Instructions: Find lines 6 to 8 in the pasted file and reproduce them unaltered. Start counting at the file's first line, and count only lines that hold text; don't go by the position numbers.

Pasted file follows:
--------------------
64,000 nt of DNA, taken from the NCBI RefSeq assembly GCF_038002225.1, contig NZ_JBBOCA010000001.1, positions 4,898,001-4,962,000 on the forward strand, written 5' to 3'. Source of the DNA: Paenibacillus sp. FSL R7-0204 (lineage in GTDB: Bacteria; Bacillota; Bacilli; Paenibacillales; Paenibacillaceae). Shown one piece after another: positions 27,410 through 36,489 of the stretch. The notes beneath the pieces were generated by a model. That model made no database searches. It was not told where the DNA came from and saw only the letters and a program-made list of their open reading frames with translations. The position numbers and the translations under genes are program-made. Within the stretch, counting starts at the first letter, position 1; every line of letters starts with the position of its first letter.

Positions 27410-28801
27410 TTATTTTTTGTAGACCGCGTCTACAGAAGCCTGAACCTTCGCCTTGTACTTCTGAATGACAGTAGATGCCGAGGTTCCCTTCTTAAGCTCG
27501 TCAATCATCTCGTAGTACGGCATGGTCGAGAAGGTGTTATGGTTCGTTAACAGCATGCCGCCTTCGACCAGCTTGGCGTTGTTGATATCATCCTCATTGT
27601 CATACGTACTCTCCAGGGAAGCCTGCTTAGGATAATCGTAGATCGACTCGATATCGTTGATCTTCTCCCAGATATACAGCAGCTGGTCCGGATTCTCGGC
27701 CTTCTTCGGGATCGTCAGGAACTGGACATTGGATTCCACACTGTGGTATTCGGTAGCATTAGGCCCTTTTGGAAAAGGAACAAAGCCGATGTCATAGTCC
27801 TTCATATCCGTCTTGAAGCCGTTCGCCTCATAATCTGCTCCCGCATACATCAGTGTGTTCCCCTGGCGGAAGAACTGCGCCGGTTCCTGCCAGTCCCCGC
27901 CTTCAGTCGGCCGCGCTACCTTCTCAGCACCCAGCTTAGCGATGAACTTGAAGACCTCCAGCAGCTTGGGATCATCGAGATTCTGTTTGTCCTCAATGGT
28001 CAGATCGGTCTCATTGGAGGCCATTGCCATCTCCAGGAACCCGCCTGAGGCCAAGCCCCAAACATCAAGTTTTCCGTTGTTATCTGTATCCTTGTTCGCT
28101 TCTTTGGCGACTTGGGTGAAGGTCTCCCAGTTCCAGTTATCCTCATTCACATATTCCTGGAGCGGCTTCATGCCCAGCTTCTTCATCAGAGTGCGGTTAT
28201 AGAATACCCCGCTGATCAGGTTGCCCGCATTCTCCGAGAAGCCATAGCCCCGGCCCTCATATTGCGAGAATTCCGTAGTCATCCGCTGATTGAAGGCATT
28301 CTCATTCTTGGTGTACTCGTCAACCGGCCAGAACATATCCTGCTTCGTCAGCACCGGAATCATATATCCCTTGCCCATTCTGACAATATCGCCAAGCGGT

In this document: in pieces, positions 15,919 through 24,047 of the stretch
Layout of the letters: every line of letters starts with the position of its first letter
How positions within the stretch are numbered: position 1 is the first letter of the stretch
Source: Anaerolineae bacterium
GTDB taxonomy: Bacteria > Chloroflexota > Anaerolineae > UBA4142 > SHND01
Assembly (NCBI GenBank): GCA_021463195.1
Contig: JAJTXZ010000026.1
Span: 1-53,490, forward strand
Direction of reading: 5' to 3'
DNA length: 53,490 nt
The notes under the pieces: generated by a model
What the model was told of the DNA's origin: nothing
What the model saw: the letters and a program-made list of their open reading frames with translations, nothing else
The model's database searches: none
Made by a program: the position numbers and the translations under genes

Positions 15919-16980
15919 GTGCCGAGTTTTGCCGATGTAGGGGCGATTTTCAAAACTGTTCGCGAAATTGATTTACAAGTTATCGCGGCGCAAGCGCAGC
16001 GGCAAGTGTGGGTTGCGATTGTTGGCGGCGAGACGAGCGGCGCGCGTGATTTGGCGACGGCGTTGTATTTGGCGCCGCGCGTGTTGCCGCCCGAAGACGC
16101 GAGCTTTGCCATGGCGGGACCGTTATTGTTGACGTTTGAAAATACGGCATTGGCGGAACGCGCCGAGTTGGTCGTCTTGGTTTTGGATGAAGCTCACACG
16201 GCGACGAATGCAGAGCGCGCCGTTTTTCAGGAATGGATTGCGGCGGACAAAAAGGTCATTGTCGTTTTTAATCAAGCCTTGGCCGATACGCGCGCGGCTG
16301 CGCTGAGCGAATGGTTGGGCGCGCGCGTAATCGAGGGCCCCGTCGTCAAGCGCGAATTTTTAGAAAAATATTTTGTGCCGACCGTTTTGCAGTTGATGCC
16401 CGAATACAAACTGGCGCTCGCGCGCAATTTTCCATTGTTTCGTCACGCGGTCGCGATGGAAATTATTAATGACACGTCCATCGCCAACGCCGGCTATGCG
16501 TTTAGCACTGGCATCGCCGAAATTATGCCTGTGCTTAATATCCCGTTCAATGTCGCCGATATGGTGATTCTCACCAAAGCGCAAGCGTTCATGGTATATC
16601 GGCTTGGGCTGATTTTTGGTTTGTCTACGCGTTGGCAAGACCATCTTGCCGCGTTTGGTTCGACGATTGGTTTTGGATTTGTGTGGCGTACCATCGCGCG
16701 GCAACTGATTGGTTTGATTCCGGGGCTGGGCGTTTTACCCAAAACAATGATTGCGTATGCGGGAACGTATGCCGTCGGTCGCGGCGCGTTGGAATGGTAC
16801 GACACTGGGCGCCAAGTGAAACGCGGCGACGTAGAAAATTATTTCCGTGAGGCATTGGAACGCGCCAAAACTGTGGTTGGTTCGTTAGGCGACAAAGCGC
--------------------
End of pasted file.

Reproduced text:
27701 CTTCTTCGGGATCGTCAGGAACTGGACATTGGATTCCACACTGTGGTATTCGGTAGCATTAGGCCCTTTTGGAAAAGGAACAAAGCCGATGTCATAGTCC
27801 TTCATATCCGTCTTGAAGCCGTTCGCCTCATAATCTGCTCCCGCATACATCAGTGTGTTCCCCTGGCGGAAGAACTGCGCCGGTTCCTGCCAGTCCCCGC
27901 CTTCAGTCGGCCGCGCTACCTTCTCAGCACCCAGCTTAGCGATGAACTTGAAGACCTCCAGCAGCTTGGGATCATCGAGATTCTGTTTGTCCTCAATGGT